Pears and the pear industry
European pears (Pyrus communis) thrive in the temperate climate of the coastal western states. Pear cultivation got its start in Oregon when Iowan Henderson Luelling brought two large boxes of fruit-tree sprouts—apples, pears, cherries, and more—to Oregon in 1847. Today, Oregon produces about 800 million pears annually, nearly 300 pears per Oregonian.
Nationally, the state is second (after Washington) in fresh pear production. Oregon has about 19,000 acres of pear orchard land, with primary growing regions in the Hood River area and the Rogue River valley. In 2004, the top five pear-producing counties in Oregon were Jackson, Josephine, Hood River, Wasco, and Marion, which produced 265,801 tons of pears, about the weight of three cruise ships.
The father of the southern Oregon pear industry is Joseph H. Stewart, who founded Eden Valley Orchards in Medford. The railroad had come to southern Oregon in 1883, and Stewart, a nurseryman from Illinois, saw opportunity. He established his orchard in 1885 and sold it in 1899 to Colonel Gordon Voorhies, who expanded it to 700 acres. In 1910, hotelier Samuel Rosenberg bought 240 acres of pears to found Bear Creek Orchards, where his sons, Harry and David, developed the Royal Riviera brand of Comice pears. Today, Bear Creek Orchards, along with Naumes Fruit Gifts in Medford and Associated Fruit in Phoenix, are responsible for about 90 percent of the Rogue Valley pear industry.
The story of Hood River pears is different. The first fruit trees were planted by Nathanial Coe in 1854, followed in 1876 by E.L. Smith’s thirty-acre commercial apple orchard. Apple orchards and strawberry fields dominated the area for many years, but after a freeze of 27 degrees below zero in 1919, many Hood River farmers replanted with frost-resistant pear trees.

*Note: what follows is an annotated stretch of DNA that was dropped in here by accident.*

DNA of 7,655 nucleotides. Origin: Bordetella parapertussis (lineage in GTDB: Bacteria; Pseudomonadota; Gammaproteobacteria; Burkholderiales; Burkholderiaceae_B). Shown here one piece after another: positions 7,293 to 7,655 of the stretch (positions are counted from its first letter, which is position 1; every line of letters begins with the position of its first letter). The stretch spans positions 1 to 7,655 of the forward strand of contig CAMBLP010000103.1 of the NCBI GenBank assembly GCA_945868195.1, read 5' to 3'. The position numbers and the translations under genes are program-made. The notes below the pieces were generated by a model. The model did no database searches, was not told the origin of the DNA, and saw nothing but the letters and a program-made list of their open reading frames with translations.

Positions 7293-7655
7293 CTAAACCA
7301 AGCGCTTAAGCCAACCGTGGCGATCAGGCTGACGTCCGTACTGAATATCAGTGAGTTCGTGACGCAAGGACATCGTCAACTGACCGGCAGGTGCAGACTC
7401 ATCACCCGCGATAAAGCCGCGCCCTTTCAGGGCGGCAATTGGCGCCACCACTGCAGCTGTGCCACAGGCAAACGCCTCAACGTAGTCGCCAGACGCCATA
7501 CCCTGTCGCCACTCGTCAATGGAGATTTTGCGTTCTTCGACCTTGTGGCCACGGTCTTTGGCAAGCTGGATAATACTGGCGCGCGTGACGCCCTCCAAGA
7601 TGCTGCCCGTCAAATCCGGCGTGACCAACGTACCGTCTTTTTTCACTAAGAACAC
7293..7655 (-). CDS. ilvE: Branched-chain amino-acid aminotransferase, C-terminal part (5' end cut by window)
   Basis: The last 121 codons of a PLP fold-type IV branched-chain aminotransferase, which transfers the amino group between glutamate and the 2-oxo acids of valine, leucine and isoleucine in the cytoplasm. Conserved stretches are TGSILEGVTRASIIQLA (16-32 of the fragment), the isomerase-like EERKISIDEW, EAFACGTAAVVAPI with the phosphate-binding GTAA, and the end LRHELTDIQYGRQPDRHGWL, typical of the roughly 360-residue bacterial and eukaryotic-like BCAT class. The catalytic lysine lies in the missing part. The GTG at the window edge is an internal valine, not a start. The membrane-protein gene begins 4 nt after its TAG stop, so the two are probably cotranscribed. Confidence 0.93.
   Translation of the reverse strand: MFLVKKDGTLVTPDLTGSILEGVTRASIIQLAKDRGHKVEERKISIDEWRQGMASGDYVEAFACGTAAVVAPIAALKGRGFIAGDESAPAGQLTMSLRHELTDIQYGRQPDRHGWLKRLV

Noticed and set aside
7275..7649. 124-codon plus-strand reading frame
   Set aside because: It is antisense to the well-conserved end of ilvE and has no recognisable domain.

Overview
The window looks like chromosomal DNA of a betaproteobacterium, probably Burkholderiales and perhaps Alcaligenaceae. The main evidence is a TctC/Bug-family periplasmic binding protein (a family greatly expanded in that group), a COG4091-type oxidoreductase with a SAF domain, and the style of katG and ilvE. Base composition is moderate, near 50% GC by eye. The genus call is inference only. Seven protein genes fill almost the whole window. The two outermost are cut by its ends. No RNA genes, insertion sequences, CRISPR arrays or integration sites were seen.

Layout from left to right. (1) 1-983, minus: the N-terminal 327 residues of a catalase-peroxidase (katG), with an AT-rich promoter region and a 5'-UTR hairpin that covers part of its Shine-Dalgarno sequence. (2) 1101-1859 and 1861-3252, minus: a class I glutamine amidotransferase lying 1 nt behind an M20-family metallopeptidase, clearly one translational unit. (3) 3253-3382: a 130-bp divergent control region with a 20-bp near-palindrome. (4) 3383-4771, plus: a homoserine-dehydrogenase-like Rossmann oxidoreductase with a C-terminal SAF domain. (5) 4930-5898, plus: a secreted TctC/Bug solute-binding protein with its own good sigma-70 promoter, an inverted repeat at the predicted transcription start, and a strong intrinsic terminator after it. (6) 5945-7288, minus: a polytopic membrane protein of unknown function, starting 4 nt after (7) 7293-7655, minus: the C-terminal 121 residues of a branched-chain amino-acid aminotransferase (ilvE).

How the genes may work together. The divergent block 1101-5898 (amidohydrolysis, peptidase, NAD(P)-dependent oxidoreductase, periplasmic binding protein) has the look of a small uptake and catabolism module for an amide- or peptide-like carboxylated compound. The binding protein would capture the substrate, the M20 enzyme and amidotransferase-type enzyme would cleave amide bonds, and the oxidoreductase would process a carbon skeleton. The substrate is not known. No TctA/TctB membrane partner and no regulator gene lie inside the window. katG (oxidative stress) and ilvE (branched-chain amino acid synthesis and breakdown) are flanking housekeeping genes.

Today, Hood River County is the world’s leading producer of Anjou pears, a short-necked winter pear. Many Hood River Valley orchards are relatively small and operated by families, but together they account for about two-thirds of the state's pears. Since 1992, the Hood River Valley has branded itself as the Fruit Loop, the brainchild of growers Kaye White and Thom Nelson, who proposed an excursion map of U-pick-it orchards and country stores.
Oregon growers established fruit-packing and refrigerated storage cooperatives like the Southern Oregon Sales, formed in 1926 by Leonard and Alfred Carpenter, Gordon Voorhies, Chandler Egan, and Corning Kenly. SOS, as it was known—with the outline of a pear representing the “O”—grew to process an annual 15,000 tons of pears.
In the Hood River Valley, the Apple Grower’s Association has been in continuous operation since 1913, marketing its fruit under a Blue Diamond brand. Operating today as Diamond Fruit Growers, the cooperative represents about 100 growers and packs over 55,000 tons of pears a year. Other cooperatives include Tree Top, which has 2,500 members in Oregon, Washington, and Idaho. The coop operates two processing plants in Oregon—one in Woodburn and one in Medford—to produce concentrate purees, formulated fruit sauces, and dried fruit flakes. The industry also supports marketing organizations, such as the Pear Bureau Northwest, a nonprofit established in 1931.
The pear industry is not without challenges. Weather and diseases like the bacterial fireblight are constant concerns, and about a third of the state’s pears are exported, so international competition and tariffs are issues. Growers, packers, and retailers are diversifying, cutting costs, trying to sell land, and increasing marketing and educational efforts. Pear orchardists are trying new farming methods, developing new pear products, and looking for new markets.
In 1981, the U.S. Department of Agriculture established one of its National Clonal Germplasm Repository sites in Oregon, an eight-acre orchard intended to collect the world’s pear varieties. The Corvallis facility has nearly two thousand pear varieties and maintains a gene bank of frozen tissue samples. In 2005, the Oregon legislature named the pear the state fruit.Written by:Edwin Battistella
"Hood River Pear Growers Try Different Ways To Market." Oregon Public Broadcasting, Jan. 3, 2009. http://news.opb.org/article/3923-hood-river-pear-growers-try-different-ways-market/.
Caldwell, J.R. "The First Fruits of the Land: A Brief History of Early Horticulture in Oregon." Oregon Historical Quarterly 7:1 (March 1906), 28-51, and 7:2 (June 1906), 151-162.
Cross, Timothy L. and Seavert, Clark E. "Special Report 927: A Case Study in Agricultural Labor: Tree Fruit Production in Oregon's Hood River Valley." Corvallis: Oregon State University Agricultural Experiment Station, Aug. 1993. http://ir.library.oregonstate.edu/xmlui/bitstream/handle/1957/12088/SR_927.pdf?sequence=1.
Flores, Barbara Jeanne. The Great Book of Pears. New York: Ten Speed Press, 2000.